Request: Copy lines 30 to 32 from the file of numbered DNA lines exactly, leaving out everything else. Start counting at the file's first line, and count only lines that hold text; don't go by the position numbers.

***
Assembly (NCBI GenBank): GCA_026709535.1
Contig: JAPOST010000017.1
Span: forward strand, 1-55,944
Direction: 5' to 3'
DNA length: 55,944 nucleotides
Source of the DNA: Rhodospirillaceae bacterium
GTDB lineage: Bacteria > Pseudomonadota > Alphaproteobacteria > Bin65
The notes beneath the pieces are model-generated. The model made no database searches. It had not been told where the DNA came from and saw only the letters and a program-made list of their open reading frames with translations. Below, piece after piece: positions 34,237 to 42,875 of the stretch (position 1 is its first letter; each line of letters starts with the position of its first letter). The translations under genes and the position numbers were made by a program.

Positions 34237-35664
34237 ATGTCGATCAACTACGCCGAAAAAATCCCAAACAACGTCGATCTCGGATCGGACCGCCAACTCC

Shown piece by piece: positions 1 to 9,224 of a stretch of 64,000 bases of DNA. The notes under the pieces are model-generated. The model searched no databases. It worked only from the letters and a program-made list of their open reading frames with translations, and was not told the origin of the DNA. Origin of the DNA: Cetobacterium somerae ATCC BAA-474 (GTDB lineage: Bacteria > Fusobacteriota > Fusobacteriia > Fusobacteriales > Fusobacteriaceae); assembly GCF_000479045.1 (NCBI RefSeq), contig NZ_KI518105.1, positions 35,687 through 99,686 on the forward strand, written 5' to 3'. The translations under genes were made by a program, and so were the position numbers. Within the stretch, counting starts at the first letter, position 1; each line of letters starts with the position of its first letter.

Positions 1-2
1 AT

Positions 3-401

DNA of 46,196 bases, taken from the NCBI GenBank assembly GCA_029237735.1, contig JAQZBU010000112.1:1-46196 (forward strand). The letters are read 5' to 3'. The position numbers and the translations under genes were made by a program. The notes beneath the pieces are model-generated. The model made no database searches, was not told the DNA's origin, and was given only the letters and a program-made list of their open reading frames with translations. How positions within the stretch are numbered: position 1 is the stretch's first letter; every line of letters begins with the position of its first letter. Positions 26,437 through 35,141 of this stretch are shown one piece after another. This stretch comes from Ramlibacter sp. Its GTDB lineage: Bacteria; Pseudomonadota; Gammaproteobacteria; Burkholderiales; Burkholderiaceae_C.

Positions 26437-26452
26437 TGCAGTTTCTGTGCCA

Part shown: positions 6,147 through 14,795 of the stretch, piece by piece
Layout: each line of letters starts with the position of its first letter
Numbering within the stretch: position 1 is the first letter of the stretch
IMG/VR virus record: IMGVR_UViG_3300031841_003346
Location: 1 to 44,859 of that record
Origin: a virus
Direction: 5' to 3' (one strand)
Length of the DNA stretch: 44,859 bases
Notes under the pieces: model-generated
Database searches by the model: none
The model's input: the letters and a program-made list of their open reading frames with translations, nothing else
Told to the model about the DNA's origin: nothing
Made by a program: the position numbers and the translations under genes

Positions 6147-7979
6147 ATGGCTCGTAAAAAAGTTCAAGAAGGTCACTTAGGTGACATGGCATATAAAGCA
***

Made by a program: the position numbers and the translations under genes

Positions 6147-7979
6147 ATGGCTCGTAAAAAAGTTCAAGAAGGTCACTTAGGTGACATGGCATATAAAGCA